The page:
Using Shellac Resist on Pottery

Shellac resist on pottery…

Using shellac, or wax resist is a wonderful but time intensive way to create a relief pattern. I start this process using a piece of pottery that is fully dry. The first step is to draw a design on the porcelain, (porcelain works best because there is no sand or grog in it). Planning drawings and patterns involves thinking about both the positive and negative space. For this particular piece of pottery shown in the video below, I have created a grid, then an abstract leaf pattern. This pattern is ancient, and can be found everywhere from the tiles of Islam, to early American quilts. The positive and negative space on this grid leaf pattern creates an optical illusion. Some of my favorite images of this come from quilts.

Once I have penciled in the imagery I paint over it with wax resist. The wax will burn out in the kiln firing. Some potters use shellac, but I am not fond of the smell. After the wax or shellac is totally dry, (an hour or so), I begin to sponge off the clay around the imagery. This slowly takes away as much or as little clay that you want. I have to be careful at this point not to go through the clay where it is thin! When I want to get into the tiny detailed spots I use an old dental tool and carve away the wax, then wipe that area with the sponge. After a day or so I can then put it in the kiln for the first firing.

The next step is the glazing and the glaze firing. The photo below shows a few finished urns glazed in a clear glaze, which allows for the pure white porcelain to shine through. You can find these on LuciaUrns.com.

shellac resist on pottery, white on white petals urn lucyfagella.com

 

Keepsake Urn

A keepsake urn/treasure jar to hold the memory of a loved one.

keepsake urn sea glass green Lucy Fagella

This keepsake urn was made recently for a customer. It was a special order for a loved one who died in their family. I usually do this urn in a creamy white with a brown under the cut out area of the three footed bottom. customer wanted it in my seaglass/turquoise color. Many times when a customer asks me to do a certain color I am hesitant. There are sometimes though I feel like the request will work out really well. This was one of those times. I liked it so much that I will add it to my line of urns. These will be available soon on my shop page!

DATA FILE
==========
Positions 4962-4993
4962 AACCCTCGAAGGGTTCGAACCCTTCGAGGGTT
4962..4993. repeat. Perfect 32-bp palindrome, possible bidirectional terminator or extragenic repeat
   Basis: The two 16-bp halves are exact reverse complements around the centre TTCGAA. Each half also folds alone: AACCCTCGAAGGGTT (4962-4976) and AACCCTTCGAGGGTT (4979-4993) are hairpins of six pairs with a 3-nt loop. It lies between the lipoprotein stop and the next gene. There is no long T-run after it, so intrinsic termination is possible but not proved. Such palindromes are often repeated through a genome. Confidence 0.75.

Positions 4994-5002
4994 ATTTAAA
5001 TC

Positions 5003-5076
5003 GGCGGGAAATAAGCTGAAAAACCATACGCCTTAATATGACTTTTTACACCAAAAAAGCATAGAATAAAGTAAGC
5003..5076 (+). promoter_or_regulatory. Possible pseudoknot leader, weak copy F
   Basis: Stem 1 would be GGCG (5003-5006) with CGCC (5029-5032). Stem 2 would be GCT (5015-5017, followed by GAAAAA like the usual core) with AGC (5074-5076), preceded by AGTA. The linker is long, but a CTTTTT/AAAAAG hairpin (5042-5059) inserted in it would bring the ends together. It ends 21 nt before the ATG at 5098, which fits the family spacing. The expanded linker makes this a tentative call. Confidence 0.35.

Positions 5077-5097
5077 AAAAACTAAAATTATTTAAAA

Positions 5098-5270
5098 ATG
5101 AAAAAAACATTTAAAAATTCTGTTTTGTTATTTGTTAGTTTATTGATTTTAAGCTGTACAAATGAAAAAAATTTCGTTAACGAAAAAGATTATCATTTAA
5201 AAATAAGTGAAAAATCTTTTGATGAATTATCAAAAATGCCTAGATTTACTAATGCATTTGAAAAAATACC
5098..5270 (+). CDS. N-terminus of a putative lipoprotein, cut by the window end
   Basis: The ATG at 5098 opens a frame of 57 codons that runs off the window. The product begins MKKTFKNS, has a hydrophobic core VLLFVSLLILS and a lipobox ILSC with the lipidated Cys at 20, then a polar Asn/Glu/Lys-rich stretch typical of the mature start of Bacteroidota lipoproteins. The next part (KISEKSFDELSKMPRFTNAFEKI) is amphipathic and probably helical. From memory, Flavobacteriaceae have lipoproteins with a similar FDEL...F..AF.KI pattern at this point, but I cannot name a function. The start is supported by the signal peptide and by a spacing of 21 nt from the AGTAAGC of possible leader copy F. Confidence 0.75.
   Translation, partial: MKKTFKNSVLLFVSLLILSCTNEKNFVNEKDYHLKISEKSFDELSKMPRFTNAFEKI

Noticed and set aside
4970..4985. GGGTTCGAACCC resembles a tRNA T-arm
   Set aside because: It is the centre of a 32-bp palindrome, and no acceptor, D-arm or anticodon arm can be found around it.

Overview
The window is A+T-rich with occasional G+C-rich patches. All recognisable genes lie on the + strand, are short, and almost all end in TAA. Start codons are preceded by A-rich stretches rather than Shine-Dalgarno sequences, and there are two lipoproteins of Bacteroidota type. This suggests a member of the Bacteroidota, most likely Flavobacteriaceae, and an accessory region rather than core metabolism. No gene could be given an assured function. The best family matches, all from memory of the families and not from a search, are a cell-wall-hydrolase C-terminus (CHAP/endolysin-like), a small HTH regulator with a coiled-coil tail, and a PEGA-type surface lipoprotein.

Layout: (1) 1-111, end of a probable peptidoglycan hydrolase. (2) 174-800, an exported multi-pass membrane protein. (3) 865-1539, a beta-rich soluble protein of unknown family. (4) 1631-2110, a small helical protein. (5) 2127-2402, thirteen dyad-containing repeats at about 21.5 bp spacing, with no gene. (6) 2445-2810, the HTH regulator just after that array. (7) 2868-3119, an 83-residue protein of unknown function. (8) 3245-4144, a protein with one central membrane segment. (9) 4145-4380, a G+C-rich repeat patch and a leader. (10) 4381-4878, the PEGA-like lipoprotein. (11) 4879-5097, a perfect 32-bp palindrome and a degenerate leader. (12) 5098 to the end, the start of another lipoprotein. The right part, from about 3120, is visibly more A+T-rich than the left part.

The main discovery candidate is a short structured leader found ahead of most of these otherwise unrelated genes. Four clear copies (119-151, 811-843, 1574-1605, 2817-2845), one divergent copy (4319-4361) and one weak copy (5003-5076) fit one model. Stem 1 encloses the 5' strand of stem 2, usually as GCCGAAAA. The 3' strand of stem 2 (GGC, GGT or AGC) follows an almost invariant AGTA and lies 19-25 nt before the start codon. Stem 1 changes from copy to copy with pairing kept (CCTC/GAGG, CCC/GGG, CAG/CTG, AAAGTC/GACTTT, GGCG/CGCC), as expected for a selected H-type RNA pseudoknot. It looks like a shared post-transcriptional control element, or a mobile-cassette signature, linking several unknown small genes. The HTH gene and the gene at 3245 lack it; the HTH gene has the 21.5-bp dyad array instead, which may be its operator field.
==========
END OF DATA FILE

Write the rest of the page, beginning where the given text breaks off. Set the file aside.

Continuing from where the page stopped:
I am currently working on a new shop page which should be up in the next week or so. Currently I have two shop pages, For the Kitchen and Lucia Urns which bring you to a secure Square shop. The problem with it is that it takes you off my website… and doesn’t seem to bring you back too easy. Customers have been having some trouble with it, and I have been looking for something that works more seamlessly on my end too. The new shop that is coming soon is a WooCommerce shop which is made for WordPress websites. It will keep you on my website yet provide you with a secure site to use your credit card through Paypal or to just use Paypal. There will be a shop for urns, and a shop for the kitchen.

Here is a photo of the original footed keepsake urn which is currently available in my shop.

keepsake urn peaceful white LucyFagella.com

Carved, Etched, Engraved, Incised?

Urn Process Wax Resist method luciapottery.com

How do you do that? Are these carved, etched, engraved, incised? These are the questions I inevitably get asked when people see these urns. The above photo is work in process – where you can see the green wax resist pattern/decoration on the porcelain clay. This method is called shellac resist or water etching. The medium I choose is wax rather than shellac, mainly because I don’t like the odor of the shellac. They both work the same way in terms of resisting the water from my sponge as I rub the surface of the clay (water abraision). So I guess in a sense they are carved, incised, engraved or etched… just put the word water in front of those words. Water incised clay, water etched clay, water carved clay, water engraved clay. Potters just tend to say shellac resist method!

To see these finished urns just go to my urn page here on the website.

Work in Process – Tall Two Piece Forms

Making tall two piece forms is certainly a good post for work in process as there are many steps to the finished product. In an earlier post I showed a quick one minute video on how I join two 8″ pieces together to make a 16″ form, (granted this is not that tall, but this is the size I need for this urn project).  In this post I will show a photo of work in process, and a short video on how I carve the foot. In my next post I will talk about how I use wax resist to make a floral/vine pattern on the urn.

Process two piece urns luciapottery

 

Spring at Lucia Pottery

The dogs, Daisy and Willow are guarding the studio as usual, while I am making my pots. My focus right now in the studio is stocking up on urns.  I have made my very smallest keepsakes to my largest urns, and have very tired hands to prove it. Now I’m giving it a rest and taking photos for my etsy FoodieCeramics shop, and my etsy LuciaUrns shop.  This coming week I will be in the fields and woods picking leaves and flowers for my yearly springtime making of biodegradable urns. And lastly, I having been watching a lot of baseball.  Only one son is playing this year as the other is off to college and not playing for now.  The Greenfield HS varsity team did very well again this year, not as good as last year (winning the Western MA championship).  They lost yesterday in the Western MA final.  Today the summer American Legion league started, so not even a day break for a baseball mom!

Lazy Memorial Day weekendReady to carveAll Sizes of UrnsFields of Grass Urn dryingGreen leaves urns drying